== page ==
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Two Illustrations of the Quantity Theory of Money: Breakdowns and Revivals

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  • Thomas J. Sargent
  • Paolo Surico

Abstract

By extending his data, we document the instability of low-frequency regression coefficients that Lucas (1980) used to express the quantity theory of money. We impute the differences in these regression coefficients to differences in monetary policies across periods. A DSGE model estimated over a subsample like Lucas's implies values of the regression coefficients that confirm Lucas's results for his sample period. But perturbing monetary policy rule parameters away from the values estimated over Lucas's subsample alters the regression coefficients in ways that reproduce their instability over our longer sample. (JEL C51, E23, E31, E43, E51, E52)

Suggested Citation

  • Thomas J. Sargent & Paolo Surico, 2011. "Two Illustrations of the Quantity Theory of Money: Breakdowns and Revivals," American Economic Review, American Economic Association, vol. 101(1), pages 109-128, February.
  • Handle: RePEc:aea:aecrev:v:101:y:2011:i:1:p:109-28
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    References listed on IDEAS

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    1. Richard Clarida & Jordi Galí & Mark Gertler, 2000. "Monetary Policy Rules and Macroeconomic Stability: Evidence and Some Theory," The Quarterly Journal of Economics, Oxford University Press, vol. 115(1), pages 147-180.
    2. Ireland, Peter N., 2003. "Endogenous money or sticky prices?," Journal of Monetary Economics, Elsevier, vol. 50(8), pages 1623-1648, November.
    3. Peter N. Ireland, 2009. "On the Welfare Cost of Inflation and the Recent Behavior of Money Demand," American Economic Review, American Economic Association, vol. 99(3), pages 1040-1052, June.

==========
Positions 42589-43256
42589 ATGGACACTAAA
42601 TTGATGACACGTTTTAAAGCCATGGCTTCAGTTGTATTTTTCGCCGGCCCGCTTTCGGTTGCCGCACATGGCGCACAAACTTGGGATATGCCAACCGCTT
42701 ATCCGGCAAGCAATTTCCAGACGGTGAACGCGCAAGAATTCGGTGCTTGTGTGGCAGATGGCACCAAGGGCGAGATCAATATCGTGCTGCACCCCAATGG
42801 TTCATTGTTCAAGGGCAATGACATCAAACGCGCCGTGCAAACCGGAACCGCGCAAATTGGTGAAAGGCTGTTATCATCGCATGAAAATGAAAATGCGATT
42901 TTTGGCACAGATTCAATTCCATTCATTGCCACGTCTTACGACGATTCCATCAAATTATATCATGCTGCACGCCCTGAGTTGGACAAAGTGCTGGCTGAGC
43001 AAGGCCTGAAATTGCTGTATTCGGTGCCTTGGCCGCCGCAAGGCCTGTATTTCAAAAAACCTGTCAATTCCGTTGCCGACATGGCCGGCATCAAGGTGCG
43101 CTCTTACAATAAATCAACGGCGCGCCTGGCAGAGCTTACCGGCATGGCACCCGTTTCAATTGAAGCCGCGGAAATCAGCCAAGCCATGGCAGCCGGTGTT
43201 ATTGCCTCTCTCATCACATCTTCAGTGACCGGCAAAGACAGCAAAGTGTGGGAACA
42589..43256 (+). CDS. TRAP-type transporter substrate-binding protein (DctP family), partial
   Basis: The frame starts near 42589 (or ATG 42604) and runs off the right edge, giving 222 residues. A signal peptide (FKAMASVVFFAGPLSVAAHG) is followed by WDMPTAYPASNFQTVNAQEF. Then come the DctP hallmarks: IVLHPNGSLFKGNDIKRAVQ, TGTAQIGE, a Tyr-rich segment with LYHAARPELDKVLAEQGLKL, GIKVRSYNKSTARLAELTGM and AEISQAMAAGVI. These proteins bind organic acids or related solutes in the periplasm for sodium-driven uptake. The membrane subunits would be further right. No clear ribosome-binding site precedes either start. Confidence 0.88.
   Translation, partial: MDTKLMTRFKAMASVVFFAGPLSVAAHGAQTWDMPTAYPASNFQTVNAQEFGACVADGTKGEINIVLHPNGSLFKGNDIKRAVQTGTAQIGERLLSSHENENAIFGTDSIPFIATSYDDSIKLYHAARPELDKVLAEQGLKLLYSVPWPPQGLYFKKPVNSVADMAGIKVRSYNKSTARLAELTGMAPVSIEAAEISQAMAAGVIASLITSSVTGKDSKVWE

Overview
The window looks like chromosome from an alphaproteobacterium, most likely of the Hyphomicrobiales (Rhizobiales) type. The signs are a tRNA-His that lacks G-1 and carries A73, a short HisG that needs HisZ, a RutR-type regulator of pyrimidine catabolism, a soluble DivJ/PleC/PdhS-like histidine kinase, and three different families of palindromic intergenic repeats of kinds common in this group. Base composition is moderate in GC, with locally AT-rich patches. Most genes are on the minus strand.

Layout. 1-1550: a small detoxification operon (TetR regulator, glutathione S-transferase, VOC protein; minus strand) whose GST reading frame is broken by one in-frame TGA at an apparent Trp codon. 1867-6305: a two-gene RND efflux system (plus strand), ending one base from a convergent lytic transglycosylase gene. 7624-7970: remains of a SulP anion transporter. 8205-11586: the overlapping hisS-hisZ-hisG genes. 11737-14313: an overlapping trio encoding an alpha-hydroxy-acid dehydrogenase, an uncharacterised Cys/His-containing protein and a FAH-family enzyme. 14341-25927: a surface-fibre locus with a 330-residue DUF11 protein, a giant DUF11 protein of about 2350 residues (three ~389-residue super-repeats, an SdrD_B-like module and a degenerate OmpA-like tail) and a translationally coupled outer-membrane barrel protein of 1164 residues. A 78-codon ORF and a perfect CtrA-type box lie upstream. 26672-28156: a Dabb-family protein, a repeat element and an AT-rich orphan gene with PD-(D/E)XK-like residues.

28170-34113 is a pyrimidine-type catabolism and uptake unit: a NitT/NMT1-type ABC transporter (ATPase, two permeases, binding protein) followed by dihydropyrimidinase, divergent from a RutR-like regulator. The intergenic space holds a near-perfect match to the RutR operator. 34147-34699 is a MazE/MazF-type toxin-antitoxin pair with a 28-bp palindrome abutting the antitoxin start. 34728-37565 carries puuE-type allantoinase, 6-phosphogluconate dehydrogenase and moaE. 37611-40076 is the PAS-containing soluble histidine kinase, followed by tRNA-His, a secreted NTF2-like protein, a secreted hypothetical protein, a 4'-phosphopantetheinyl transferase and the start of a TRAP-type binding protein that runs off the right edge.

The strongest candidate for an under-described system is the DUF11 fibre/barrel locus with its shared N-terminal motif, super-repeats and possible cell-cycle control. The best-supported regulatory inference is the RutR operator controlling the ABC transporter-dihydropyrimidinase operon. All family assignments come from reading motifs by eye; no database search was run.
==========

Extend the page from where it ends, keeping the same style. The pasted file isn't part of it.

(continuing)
4. Boschen, John F & Otrok, Christopher M, 1994. "Long-Run Neutrality and Superneutrality in an ARIMA Framework: Comment," American Economic Review, American Economic Association, vol. 84(5), pages 1470-1473, December.
    5. Granger, C W J, 1969. "Investigating Causal Relations by Econometric Models and Cross-Spectral Methods," Econometrica, Econometric Society, vol. 37(3), pages 424-438, July.
    6. Thomas A. Lubik & Frank Schorfheide, 2004. "Testing for Indeterminacy: An Application to U.S. Monetary Policy," American Economic Review, American Economic Association, vol. 94(1), pages 190-217, March.
    7. Rotemberg, Julio J, 1982. "Sticky Prices in the United States," Journal of Political Economy, University of Chicago Press, vol. 90(6), pages 1187-1211, December.
    8. Bennett T. McCallum & Edward Nelson, 1999. "Performance of Operational Policy Rules in an Estimated Semiclassical Structural Model," NBER Chapters,in: Monetary Policy Rules, pages 15-56 National Bureau of Economic Research, Inc.
    9. Whiteman, Charles H, 1984. "Lucas on the Quantity Theory: Hypothesis Testing without Theory," American Economic Review, American Economic Association, vol. 74(4), pages 742-749, September.
    10. Fisher, Mark E & Seater, John J, 1993. "Long-Run Neutrality and Superneutrality in an ARIMA Framework," American Economic Review, American Economic Association, vol. 83(3), pages 402-415, June.
    11. Chowdhury, Ibrahim & Schabert, Andreas, 2008. "Federal reserve policy viewed through a money supply lens," Journal of Monetary Economics, Elsevier, vol. 55(4), pages 825-834, May.
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    More about this item

    JEL classification:

    • C51 - Mathematical and Quantitative Methods - - Econometric Modeling - - - Model Construction and Estimation
    • E23 - Macroeconomics and Monetary Economics - - Consumption, Saving, Production, Employment, and Investment - - - Production
    • E31 - Macroeconomics and Monetary Economics - - Prices, Business Fluctuations, and Cycles - - - Price Level; Inflation; Deflation
    • E43 - Macroeconomics and Monetary Economics - - Money and Interest Rates - - - Interest Rates: Determination, Term Structure, and Effects
    • E51 - Macroeconomics and Monetary Economics - - Monetary Policy, Central Banking, and the Supply of Money and Credit - - - Money Supply; Credit; Money Multipliers
    • E52 - Macroeconomics and Monetary Economics - - Monetary Policy, Central Banking, and the Supply of Money and Credit - - - Monetary Policy

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